Record rebound – Northern Ireland’s economy witnessed a record rate of expansion during the third quarter with output rising by 15.5% q/q. That is according to NI’s Composite Economic Index (NICEI) which is the closest statistic to GDP that we have. Q3’s record rebound followed four successive quarters of contraction and a record rate of decline of 13.7% q/q in Q2. The pandemic has necessitated the introduction of lockdowns which switched off large parts of economic activity. Conversely, the lifting of restrictions in Q3 led to a reopening of the economy and a subsequent surge in economic activity.
V-sign – Proponents of a ‘V-shaped’ recovery will feel validated from what they see in the composite index. It is noted that output in Q3 was just 1.6% below pre-pandemic levels (Q4 2019) with private sector output just 2.1% adrift. That means that the NI economy has recouped 90% of the drop in output that occurred during the first two quarters (Q1 & Q2 2020) of the pandemic. A recovery of this speed and scale compares favourably with economies elsewhere. For example, the UK economy has recovered just 60% of the output (measured using GDP) it lost between Q4-2019 and Q2-2020. As a result, UK GDP in Q3 2020 was 8.6% below the pre-pandemic peak. That gap is over five times the gap of the NICEI for the corresponding period. Has NI’s recovery been more robust that the UK’s? Not according to some of the local survey evidence including the PMIs. As often happens with official figures, we may well see revisions to the latest data in due course.
All bar one – The public sector component has been buoying up the overall composite index in recent quarters. Unlike in GDP, this component is measured using employment levels rather than output. Local public sector output levels have been following an upward trend since mid-2018. During the latest quarter, however, the public sector was the only key index not to record a record quarterly rise. Instead it dipped by 0.4% q/q from Q2 2020’s five-and-a-half-year high. Construction was the stand-out performer with output rebounding by a massive 37% q/q as building sites reopened. Meanwhile private sector services and industrial production (mostly manufacturing) posted record quarterly rises of 22.5% and 16.2% respectively (For further analysis on these two sectors see link here https://ulstereconomix.com/2020/12/17/what-goes-down-must-go-up/ ) Overall private sector output rebounded by 21.4% q/q following Q2’s 18% q/q decline.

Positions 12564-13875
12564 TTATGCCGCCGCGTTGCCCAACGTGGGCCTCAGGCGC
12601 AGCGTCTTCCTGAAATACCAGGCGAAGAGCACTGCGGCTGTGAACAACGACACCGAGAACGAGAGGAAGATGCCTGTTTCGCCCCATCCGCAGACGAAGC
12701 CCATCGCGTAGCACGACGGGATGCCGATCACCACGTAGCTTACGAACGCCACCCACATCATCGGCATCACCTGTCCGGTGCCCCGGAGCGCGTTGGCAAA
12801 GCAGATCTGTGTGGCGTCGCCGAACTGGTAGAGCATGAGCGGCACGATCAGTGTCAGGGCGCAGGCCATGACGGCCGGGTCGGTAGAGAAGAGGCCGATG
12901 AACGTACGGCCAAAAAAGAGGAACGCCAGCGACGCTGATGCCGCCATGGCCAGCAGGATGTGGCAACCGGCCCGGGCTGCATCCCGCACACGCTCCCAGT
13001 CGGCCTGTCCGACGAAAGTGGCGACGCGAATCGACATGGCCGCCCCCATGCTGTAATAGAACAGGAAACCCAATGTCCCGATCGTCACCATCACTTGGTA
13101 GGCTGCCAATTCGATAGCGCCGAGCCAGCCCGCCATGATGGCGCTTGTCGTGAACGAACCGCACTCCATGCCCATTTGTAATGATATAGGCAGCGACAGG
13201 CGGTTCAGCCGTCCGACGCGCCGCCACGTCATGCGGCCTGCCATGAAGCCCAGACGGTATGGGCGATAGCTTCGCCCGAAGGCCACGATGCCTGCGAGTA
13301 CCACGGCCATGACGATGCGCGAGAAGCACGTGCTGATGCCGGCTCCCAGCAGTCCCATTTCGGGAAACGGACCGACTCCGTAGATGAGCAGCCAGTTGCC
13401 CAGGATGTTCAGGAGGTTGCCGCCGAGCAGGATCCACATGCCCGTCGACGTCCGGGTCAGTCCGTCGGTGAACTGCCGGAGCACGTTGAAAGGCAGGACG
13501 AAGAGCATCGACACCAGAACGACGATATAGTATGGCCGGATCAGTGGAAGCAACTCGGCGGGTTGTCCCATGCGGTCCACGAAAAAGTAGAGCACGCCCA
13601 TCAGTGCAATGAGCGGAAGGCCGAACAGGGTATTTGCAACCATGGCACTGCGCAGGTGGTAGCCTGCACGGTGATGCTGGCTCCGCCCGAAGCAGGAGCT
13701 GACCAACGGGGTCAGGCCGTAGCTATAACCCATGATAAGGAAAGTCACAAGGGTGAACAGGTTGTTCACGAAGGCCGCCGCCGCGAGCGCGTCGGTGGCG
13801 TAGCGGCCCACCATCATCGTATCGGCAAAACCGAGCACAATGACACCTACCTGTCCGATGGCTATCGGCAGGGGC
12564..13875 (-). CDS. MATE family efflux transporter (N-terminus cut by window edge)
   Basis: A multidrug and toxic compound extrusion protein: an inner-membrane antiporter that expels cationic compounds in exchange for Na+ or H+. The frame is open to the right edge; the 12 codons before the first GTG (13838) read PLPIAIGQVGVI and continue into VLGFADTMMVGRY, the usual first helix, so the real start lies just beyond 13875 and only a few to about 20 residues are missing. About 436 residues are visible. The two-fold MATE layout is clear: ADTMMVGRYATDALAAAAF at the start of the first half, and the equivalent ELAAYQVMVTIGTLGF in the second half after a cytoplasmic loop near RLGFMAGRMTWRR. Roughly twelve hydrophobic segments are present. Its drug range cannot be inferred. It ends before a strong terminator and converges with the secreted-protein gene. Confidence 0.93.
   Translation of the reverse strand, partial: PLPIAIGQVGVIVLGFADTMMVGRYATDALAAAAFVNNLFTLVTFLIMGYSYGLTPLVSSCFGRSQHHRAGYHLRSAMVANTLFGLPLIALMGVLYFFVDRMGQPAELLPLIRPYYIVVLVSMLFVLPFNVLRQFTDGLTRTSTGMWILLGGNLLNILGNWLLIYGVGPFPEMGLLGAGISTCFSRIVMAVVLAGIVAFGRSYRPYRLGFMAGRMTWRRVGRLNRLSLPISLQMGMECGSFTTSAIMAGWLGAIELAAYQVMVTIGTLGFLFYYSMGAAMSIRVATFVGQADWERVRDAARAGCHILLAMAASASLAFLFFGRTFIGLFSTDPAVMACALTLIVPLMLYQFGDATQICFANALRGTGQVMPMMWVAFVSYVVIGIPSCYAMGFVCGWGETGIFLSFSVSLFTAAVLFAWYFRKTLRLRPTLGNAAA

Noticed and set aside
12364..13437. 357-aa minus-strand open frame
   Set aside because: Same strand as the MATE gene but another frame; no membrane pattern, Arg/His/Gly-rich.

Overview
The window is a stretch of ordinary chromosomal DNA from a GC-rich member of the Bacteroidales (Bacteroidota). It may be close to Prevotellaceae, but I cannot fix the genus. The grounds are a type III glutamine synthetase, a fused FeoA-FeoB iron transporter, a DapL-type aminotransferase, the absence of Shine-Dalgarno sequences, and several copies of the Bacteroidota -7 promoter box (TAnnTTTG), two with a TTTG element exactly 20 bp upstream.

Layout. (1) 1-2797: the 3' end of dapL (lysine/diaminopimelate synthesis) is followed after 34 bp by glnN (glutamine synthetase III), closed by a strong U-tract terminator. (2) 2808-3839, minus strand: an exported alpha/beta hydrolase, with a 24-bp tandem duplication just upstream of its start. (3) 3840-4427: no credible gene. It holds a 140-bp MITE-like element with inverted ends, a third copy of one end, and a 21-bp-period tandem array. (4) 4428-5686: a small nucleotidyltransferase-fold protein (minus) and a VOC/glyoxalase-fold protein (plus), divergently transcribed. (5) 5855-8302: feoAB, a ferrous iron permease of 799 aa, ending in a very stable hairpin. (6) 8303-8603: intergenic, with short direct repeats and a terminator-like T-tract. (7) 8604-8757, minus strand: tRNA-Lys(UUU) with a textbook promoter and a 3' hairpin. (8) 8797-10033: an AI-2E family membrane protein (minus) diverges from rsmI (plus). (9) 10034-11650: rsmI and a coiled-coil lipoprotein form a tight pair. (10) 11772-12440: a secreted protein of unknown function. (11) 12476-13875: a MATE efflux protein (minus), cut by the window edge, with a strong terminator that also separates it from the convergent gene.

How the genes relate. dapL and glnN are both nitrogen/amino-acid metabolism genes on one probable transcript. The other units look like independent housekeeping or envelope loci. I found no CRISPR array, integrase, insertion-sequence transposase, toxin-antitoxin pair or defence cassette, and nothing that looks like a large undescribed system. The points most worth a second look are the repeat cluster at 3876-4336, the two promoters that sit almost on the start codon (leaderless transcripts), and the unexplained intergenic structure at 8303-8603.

Snakes & ladders – During the last couple of years economic growth has resembled a game of snakes and ladders. Northern Ireland’s economy was already on the slide – in recession – before the pandemic struck. Indeed the NICEI posted the first of its four quarter sequence of contraction in Q3 2019. So unlike with the UK, Q2 2019 represents the pre-pandemic high rather than Q4 2019. The NICEI in Q3 2020 is down 4% relative to Q2 2019 while private sector output is down a chunky 5.4%. Getting back to this pre-pandemic high may take longer than the recent rebound suggests. The third quarter seems a long time ago now when the Eat Out to Help Out scheme was in full swing. But a return to lockdown restrictions in Q4 and Q1 2021 mean that Q3’s big ladder is set to be followed by at least one and probably two more snakes.
V-shaped or a squashed ‘W’?- So at the start of Q2 2021 private sector output is expected to be even further adrift from its pre-pandemic levels than the latest data currently suggests it is now. Assuming a rapid, efficient and effective rollout of the vaccine programme in H1, the economic recovery should resume with gusto in the second half of the year. Following an estimated contraction in the NI economy of 12-13% last year, the local economy should see growth of around 5% in 2021. The V-shaped recovery that we are currently seeing looks set to resemble a squashed ‘W’, meaning the second dip will be significantly shallower than the first one.